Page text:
Threats to XML Web services don't follow the conventions of traditional network or e-mail attacks. Therefore, network...
administrators and developers are forced to think outside the box in order to keep those messages safe as they traverse an enterprise network.
A combination of existing standard defenses must be used in concert with the bevy of modern standards being crafted by OASIS, the World Wide Web Consortium and other standards bodies to help secure not only the transport layer used by Web services, but the messages themselves.
"Customers want to connect customers, partners and applications quickly and line them up with the way their business works today," said John Lilly, chief technology officer at XML security vendor Reactivity Inc. of Belmont, Calif. "A quick, agile sustainable, secure enterprise is key to customers."
As more enterprises delve into using Web services as standards-based interfaces into applications and eventually into full-blown service-oriented architectures, security becomes a critical enabler.
Defending XML Web services is a threefold process according to experts. First, companies must adhere to security standards, deploy tools that detect attacks on XML traffic and then remediate them.
Security and standards
Threats to XML traffic come in three flavors: attacks on the identity of a message sender, attacks on content and attacks on operations, Lilly said. Warding these off begins with securing the transport layer using a combination of Secure Sockets Layer technology (SSL) and Public Key Infrastructure (PKI). These long-standing security methods keep messages confidential, verify the identity of the sender and receiver and allow messages to be sent only once.
Newer standards like WS-Security, XML-Encryption, XML-Schema and XML-Digital Signature secure traffic against the three categories of attacks on XML traffic.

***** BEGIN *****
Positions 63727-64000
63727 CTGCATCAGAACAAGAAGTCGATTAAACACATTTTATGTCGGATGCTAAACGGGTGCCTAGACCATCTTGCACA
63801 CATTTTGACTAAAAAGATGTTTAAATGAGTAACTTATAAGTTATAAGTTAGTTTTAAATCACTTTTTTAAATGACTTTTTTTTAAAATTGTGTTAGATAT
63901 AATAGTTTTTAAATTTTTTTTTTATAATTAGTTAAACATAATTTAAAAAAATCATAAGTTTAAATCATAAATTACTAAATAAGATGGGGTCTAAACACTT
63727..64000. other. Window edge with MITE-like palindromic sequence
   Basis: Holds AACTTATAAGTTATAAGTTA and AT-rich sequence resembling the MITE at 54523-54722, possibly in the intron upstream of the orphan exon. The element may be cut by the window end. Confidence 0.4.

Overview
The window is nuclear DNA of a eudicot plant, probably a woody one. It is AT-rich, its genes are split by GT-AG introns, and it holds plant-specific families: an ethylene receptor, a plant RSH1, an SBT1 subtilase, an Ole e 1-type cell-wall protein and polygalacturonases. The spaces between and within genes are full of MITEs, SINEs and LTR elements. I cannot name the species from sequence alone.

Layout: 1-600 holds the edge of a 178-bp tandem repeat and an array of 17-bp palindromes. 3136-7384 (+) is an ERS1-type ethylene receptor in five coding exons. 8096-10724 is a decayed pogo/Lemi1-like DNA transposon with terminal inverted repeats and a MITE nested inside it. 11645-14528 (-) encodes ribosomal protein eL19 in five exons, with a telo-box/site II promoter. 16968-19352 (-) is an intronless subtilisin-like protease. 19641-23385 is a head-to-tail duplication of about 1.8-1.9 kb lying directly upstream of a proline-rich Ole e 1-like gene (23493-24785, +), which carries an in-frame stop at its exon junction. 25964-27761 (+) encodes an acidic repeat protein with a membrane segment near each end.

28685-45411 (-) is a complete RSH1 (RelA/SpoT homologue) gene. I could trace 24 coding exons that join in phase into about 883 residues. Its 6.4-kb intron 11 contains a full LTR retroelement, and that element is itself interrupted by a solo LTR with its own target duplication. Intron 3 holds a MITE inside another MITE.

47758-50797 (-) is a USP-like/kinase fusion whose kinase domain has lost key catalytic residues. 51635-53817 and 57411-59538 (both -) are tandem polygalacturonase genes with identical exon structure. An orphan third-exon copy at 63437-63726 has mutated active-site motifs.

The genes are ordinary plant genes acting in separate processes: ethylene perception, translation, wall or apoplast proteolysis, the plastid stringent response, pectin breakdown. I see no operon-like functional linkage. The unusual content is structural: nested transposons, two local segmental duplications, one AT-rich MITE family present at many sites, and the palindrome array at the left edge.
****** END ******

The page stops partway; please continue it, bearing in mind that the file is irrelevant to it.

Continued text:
ZapThink LLC cautioned in a recent white paper that compliance with standards is not enough.
"Enterprises that wish to handle application security in a service-oriented manner must take advantage of an enterprise-wide, content-aware security infrastructure," ZapThink said.
Lilly said that detecting attacks on XML traffic can be difficult and require tools that monitor the behavior of applications rather than searching packets for attack patterns.
Dictionary attacks, for example, are often used to steal passwords and other identity-related data. Detecting repeated failures in authentication attempts is one indication of this type of brute-force attack, Lilly said.
Content filters are also essential, Lilly said.
"One way to implement a content filter is to use regular expressions specified across all messages and to define these regular expressions against all known content-borne attacks," he said.
XML denial-of-service attacks (XDoS) are also common content-borne attacks whose purpose is to shut down a Web service or system running that service. Lilly said a common XDoS attack occurs when an XML message is sent with a multitude of digital signatures.
"A naÏve parser would look at each signature and use all the CPU cycles, eating up all resources," he said. Lilly added that these are less common than inadvertent XDoS attacks, which occur for example, when a programming error by a trusted customer causes a handshake to go into an infinite loop.
Deny, block, alert
Remediation is the final piece of the security puzzle. Should a threat take place, IT managers should have a policy where suspicious messages are denied and alerts are sent to the appropriate people, either automatically or after a log review.
Once attacks are identified, Lilly said it is vital that the offending party's IP address, digital certificate, or other means of authentication and authorization, be blocked.
He also urges enterprises to secure the servers running a Web service.
"Good security entails server request throttling that combines factors of message sizes, back-end server latency and transport-level error codes to maintain a model of back-end server load, which provides a means of predicting the message load that a back-end server is capable of handling," Lilly said.
Finally, enterprises must maintain accurate logs that detail normal traffic patterns, as well as failed and successful attacks.
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